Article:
Raja Chola and Krishnadevaraya, among many others, appear as great warrior kings without their victims anywhere in sight.
Royal violence can lose anonymity in India’s charged communal politics — though when the perpetrator of violence is a Muslim king, it can create new kinship with past victims.
At any rate, what has become clear, yet again, is the ease with which modern discussions are able to simplify pre-modern social worlds.
During Tipu’s rule, the administrative transactions within Mysore were done in Persian, Kannada and Marathi. All of his key ministers were upper-caste Brahmins. Of course, his generous endowments to major Hindu temples and monastic orders in the State are well-recorded.
The 10-day grand Dasara celebrations continued with a member of the Wodeyar royal family presiding over the festivities which continue till today. Besides, forcible religious conversions have not been documented anywhere in Mysore. Tipu Sultan was a scholar and being multilingual, he spoke several languages fluently, including Kannada, Farsi, French and English — though he never spoke this language out of sheer contempt for the British.
He was tutored by Maulvi Obedullah in Islamic studies, Pandit Goverdhan taught him the Mahabharta and the Ramayan and Ghazi Khan was his military tutor.
The complex style of Tipu’s rule in Mysore should make it hard for anyone to simply view him as a religious fanatic.
The administration of Tipu Sultan was entirely pro bono publico. He acquired great knowledge and vast experience in agronomy while he looked after his Jagir affairs in Dharampuri for about fifteen years.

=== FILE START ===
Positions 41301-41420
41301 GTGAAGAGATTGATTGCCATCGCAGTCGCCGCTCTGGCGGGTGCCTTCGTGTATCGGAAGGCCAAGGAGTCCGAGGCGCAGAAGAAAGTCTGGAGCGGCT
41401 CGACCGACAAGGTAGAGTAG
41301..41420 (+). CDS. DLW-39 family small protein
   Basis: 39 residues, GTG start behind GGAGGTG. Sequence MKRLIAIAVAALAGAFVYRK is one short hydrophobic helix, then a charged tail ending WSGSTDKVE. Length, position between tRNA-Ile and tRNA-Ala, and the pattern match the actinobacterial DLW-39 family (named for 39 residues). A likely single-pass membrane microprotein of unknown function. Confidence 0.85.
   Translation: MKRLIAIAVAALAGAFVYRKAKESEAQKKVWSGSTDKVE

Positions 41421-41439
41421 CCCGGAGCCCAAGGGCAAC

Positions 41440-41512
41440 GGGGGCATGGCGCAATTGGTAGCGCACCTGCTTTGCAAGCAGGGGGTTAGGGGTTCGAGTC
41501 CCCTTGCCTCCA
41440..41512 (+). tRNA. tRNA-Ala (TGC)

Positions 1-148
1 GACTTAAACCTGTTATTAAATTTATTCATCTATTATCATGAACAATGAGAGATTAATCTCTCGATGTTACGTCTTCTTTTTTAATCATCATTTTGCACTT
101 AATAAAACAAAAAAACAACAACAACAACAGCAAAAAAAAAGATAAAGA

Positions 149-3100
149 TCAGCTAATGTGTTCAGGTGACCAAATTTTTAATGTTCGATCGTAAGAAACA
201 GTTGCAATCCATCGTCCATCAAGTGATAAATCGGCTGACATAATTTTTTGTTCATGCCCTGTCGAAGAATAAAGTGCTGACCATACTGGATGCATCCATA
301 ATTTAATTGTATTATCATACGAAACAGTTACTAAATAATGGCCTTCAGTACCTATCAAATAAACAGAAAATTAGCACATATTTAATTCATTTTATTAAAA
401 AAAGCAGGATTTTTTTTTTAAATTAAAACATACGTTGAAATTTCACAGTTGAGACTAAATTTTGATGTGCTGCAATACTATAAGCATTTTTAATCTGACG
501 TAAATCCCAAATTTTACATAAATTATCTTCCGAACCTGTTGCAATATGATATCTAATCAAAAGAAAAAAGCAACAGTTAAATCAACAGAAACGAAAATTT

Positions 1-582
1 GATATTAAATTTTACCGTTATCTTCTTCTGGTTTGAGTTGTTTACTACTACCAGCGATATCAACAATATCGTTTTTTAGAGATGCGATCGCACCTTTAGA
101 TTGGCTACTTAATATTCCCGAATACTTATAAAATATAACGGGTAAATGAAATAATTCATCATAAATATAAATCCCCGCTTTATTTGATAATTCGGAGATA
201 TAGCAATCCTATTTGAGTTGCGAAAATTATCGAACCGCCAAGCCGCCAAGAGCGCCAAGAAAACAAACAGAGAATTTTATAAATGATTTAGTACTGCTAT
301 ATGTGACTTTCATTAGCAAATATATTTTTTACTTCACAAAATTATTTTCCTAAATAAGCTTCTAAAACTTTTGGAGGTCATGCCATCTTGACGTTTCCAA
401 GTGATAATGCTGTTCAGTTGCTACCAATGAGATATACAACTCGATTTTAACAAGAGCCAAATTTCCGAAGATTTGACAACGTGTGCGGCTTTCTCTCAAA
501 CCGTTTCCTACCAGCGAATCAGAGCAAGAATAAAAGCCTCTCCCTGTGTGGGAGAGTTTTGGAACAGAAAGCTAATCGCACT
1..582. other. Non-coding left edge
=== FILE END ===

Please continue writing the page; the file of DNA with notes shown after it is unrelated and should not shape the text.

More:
On his accession to power, he incorporated many changes and amended laws regulating land tenure. These modifications resulted in a great agrarian revolution and swiftly changed the socio-economic conditions of the farmer class of his kingdom. Even his inveterate foes were compelled to confess — his country was the best cultivated and its population the most flourishing in India.
Beyond the plush: Tipu Sultan wanted a just society with economic equality. (Still from The Sword of Tipu Sultan: Via Author)
“Tipu was a king with a notion that under his kingdom the weakest should have the same opportunity as the strongest,” General Meadows once said to Lord Cornwallis, “He combines economics with ethics and sees no distinction between them. He protects the cultivator, remits taxes and when the landlords complain, he talks to them of social justice; they who have risen to wealth or inherited fortunes — he asks them to act as trustees for people’s welfare ! No wonder they fear that someday he will be asking beggars to mount horses and take the rod of authority."
The Sultan was well aware of the fact that the ryots were the backbone of his kingdom and once, he remarked, “agriculture is the life and blood of the nation”.
On another occasion, he declared that, "the newly cultivated land shall belong to the cultivator and his descendants... and no one shall dispossess him”.
Tipu Sultan made it, in effect, impossible by his reform for the revenue collectors to rob the cultivators as they used to in ancient regimes. He was in favour of kicking over the traces just to bring the lower stratum of society to the levels of the wealthy class.
(To be continued)